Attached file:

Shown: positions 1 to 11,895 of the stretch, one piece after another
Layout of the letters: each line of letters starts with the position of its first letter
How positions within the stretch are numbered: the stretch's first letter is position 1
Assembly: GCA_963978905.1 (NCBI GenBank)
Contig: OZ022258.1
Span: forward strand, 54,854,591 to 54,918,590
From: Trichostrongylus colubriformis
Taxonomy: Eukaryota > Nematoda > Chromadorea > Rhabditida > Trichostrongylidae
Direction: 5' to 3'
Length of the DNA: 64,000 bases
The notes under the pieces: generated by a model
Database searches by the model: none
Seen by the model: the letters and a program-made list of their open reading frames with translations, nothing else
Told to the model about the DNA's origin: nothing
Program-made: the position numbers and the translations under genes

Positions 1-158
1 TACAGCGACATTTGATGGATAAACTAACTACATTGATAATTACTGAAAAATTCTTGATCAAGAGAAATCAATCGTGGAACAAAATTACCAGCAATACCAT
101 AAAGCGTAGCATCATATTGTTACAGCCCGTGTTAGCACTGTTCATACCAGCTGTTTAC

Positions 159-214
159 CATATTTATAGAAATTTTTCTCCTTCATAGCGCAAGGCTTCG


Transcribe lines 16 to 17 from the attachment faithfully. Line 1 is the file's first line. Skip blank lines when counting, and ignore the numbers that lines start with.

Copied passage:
Positions 1-158
1 TACAGCGACATTTGATGGATAAACTAACTACATTGATAATTACTGAAAAATTCTTGATCAAGAGAAATCAATCGTGGAACAAAATTACCAGCAATACCAT